Starting with this article, we will be
serializing write-ups on the history of holdings and activities of the National Archives.
Brief HistoryThe early development of archival services in the then British Central
African Protectorate was largely due to the efforts of some British ministers. For
instance, in March 1914, Lord Harcourt, the Secretary of State for the Colonies, asked his
colonial governors to "furnish me (him) with a brief report as to the existing
arrangements for the custody and preservation of the older official records of the
government which you (they) administer."In 1929, L. S. Amery demanded to be apprized
not only the condition of the state of organization of the records themselves. His
successor as Colonial Secretary, W. O Ormsby Gore, revisited the situation and followed it
up with a colonial dispatch in which he emphasized that:
'The preservation of its records in a satisfactory state
must be regarded as one of the first duties of a colonial government, a duty which derives
greater urgency from ... delay in the institution of suitable protective measures may and
does lead to the inevitable loss of documents of value.
Because of such bold measures, a National Archives was
established in Salisbury, Southern Rhodesia. Through a series of laws, this new
institution was later to collect and preserve the records of the Federation of Rhodesia
In the year 1947, depots were opened in Livingstone,
Northern Rhodesia and in Zomba, Nyasaland. Eleven years later, a consolidating legislation
was carefully drawn up. Consequently in 1959, the legislation was passed as the Federal
National Archives Act.
This act provided for the preservation, custody, control
and disposal of the public records and judicial records of the federation and its
territories. The federal government thus acquired, together with various other assets, the
records of the territorial records centers created in Nyasaland and the two Rhodesias. The
records upon reaching the age of 30 years and after being judged to be of enduring
historical value - were Declared public archives right in the National Archives
Headquarters in Salisbury.
Early in the 1 960s, Nyasaland seceded from the Federation
of Rhodesia and Nyasaland. In 1963, she became a self-governing state. On the dissolution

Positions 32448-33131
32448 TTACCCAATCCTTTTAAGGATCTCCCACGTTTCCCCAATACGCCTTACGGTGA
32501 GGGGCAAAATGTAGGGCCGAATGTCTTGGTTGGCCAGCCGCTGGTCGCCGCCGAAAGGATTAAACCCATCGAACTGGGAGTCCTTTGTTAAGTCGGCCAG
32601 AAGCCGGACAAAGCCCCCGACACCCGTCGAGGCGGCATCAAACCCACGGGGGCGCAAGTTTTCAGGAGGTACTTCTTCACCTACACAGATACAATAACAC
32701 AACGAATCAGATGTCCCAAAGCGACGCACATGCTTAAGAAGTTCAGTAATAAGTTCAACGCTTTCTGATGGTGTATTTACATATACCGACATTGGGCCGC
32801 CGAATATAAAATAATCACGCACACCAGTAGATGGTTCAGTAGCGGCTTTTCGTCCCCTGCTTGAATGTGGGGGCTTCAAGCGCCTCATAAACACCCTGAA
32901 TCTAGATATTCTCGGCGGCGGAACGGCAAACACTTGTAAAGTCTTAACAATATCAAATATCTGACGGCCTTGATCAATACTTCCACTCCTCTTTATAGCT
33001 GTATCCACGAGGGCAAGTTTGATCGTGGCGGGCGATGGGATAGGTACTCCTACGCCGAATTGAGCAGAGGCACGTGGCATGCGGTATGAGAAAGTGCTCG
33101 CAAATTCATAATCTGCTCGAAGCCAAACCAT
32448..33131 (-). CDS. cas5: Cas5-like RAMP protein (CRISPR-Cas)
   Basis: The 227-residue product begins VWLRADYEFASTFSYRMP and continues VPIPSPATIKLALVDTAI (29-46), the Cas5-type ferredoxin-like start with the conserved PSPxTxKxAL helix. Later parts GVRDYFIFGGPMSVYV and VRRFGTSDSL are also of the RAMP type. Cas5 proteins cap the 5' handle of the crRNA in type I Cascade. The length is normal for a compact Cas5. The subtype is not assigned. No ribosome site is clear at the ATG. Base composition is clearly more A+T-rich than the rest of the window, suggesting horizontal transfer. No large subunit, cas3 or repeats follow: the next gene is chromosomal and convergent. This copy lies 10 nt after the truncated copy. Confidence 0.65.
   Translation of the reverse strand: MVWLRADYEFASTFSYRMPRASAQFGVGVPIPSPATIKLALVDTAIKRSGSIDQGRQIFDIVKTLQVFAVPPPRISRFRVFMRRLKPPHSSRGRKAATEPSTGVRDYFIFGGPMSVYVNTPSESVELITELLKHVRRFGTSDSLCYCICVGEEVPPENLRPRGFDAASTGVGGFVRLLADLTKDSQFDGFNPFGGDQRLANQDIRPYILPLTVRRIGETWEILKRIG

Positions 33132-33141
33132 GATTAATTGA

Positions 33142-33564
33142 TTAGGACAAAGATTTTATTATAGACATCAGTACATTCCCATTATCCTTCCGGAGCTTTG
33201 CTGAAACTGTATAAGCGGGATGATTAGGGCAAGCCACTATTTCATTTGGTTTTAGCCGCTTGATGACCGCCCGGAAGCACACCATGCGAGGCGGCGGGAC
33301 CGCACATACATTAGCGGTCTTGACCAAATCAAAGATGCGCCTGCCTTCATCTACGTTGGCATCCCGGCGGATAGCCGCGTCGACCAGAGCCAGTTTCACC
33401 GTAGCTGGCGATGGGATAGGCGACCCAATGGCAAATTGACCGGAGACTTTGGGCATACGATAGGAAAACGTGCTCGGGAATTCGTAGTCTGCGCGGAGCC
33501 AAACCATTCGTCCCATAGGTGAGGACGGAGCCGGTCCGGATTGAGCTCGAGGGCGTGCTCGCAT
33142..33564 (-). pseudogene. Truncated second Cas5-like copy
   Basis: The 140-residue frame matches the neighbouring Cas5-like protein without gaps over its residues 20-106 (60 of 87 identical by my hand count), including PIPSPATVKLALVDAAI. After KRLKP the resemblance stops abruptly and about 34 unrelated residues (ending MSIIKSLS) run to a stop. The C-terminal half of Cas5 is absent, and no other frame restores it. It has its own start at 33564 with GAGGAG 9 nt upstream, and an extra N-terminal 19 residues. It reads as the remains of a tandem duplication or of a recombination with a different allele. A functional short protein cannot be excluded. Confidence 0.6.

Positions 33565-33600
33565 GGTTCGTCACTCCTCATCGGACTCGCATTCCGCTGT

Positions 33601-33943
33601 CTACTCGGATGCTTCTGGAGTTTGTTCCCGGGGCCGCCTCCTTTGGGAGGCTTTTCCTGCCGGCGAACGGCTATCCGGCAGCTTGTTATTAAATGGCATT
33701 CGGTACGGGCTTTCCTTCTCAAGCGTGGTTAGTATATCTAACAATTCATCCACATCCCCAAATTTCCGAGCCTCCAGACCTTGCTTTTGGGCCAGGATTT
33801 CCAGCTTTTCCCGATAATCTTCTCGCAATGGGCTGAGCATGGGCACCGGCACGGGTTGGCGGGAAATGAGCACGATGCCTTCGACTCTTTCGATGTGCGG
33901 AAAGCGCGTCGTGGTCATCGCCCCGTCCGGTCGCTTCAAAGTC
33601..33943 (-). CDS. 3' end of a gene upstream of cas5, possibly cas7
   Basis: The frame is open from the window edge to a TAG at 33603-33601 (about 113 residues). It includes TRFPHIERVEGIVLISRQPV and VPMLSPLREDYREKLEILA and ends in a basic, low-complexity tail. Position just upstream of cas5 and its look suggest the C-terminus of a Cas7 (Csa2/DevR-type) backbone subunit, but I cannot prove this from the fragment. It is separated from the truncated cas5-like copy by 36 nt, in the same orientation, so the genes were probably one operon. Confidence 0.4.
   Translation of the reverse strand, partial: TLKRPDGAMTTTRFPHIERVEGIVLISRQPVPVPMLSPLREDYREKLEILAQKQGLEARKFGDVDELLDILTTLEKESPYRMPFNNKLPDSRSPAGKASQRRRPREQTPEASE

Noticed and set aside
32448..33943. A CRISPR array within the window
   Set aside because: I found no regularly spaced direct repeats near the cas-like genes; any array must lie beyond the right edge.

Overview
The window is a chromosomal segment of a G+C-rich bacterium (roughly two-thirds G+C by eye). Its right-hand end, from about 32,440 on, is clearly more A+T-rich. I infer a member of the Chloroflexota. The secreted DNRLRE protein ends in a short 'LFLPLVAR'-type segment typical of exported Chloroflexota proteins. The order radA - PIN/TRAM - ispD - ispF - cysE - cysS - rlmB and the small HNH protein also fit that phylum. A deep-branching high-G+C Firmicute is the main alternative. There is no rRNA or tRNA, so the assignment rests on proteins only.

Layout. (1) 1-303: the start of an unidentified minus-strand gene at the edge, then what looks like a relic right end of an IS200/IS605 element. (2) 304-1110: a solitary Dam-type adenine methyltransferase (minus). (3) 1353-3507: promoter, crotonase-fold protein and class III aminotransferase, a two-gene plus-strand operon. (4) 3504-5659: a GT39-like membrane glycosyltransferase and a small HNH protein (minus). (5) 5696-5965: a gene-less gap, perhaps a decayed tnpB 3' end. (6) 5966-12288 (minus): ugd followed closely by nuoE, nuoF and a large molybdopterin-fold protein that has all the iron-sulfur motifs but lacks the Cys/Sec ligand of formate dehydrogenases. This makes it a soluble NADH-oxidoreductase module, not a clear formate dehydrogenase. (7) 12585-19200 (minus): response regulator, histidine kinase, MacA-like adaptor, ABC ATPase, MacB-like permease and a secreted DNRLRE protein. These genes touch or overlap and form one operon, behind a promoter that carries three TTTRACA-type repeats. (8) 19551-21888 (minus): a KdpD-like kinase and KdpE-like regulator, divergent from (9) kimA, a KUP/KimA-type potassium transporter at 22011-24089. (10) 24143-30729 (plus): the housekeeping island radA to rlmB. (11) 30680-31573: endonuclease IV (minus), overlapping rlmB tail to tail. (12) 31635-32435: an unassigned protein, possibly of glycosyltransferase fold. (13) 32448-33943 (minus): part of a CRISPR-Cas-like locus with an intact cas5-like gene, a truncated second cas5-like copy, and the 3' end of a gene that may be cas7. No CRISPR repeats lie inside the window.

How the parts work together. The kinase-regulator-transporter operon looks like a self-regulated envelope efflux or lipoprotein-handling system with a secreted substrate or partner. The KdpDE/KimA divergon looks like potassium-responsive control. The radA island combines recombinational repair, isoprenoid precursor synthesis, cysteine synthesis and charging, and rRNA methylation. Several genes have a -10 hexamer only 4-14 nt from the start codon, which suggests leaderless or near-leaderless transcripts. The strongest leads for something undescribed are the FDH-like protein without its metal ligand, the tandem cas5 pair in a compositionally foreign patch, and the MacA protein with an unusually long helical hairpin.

of the federation, the Federal National Archives Act became obsolete. It was thus amended
by the Archives Enactment RegulationIt then became very prudent and even more necessary
for each of the three countries to et up its own national archival institution. With such
a reality in the minds of government officials, an Archives Working Party was established.
Its main duty was to make recommendations on how the archival resources, then in
Salisbury, could be proportionally shared. This Archives Working Party later on became the
Committee on Federal Records.
The committee consisted of a chairman, a secretary and a
representative from each of the three territories. For a period amounting to a decade,
that is, 1964-74, the committee physically examined the federal records. Thereafter
schedules for their disposal were drawn-up. The result here was that at intervals the
records became repatriated to the country from which they had been imported.However, a
sizeable body of records which were of purely federal nature presented some problems.
Since they were indivisible it was decided to keep them permanently in Salisbury.
Researchers of all the territories were guaranteed unimpeded access to these controversial
In general terms, what had earlier on been the Zomba depot
of the Federal National Archives graduated into what became known as the National Archives
of Malawi. This took place on January 1, 1964, just six months before Nyasaland became an
independent state. To this day, the National Archives of Malawi as a department enforces
two acts of Parliament, namely: the National Archives and the Printed Publications Acts.
It operates through five professional divisions, namely records centres, public archives,
historical manuscripts, conservation and the library.
Underscore from its humble beginning at independence, the
National Archives of Malawi has grown to become one of the well-organized archival
institutions in this part of Africa with numerous problems which deserve a I special
attention not in this article but a later one.In 1964, through the 60s, its holdings
consisted of about 4,500 cubic feet of government records. By 1984, this figure had grown
to not less than 39,000 cubic feet. As at now. the holdings of government files are in
excess of not less than 60,000 cubic feet. The number of files that can be consulted in
the search room is :in excess of 25,000. In 1984, it was 14,000. The figure of 25,000
could have been exceeded had there been more room, available than is the situation at the
moment. The historical manuscript section has 174 accessions from various sources.The
library has also experienced unprecedented growth. In 1964, there were 120 books. At
present the figure is in excess of 50,000. This includes Central Africana Collection. The
library also has also 1,495 titles of periodicals.
1. Records Management centres:
There are three of these, one in each of the country's
regions. Their main responsibility is to promote government records managements services.
They act as immediate storage areas for all the records falling noncurrent in the
government department. The employees in these centres also conduct records management
surveys for government records. They also offer file-issue service to those ministries and
departments which have deposited their records.
Needless to say that these centers ensure that ministries
and departments transfer their non-current records to the records management centers for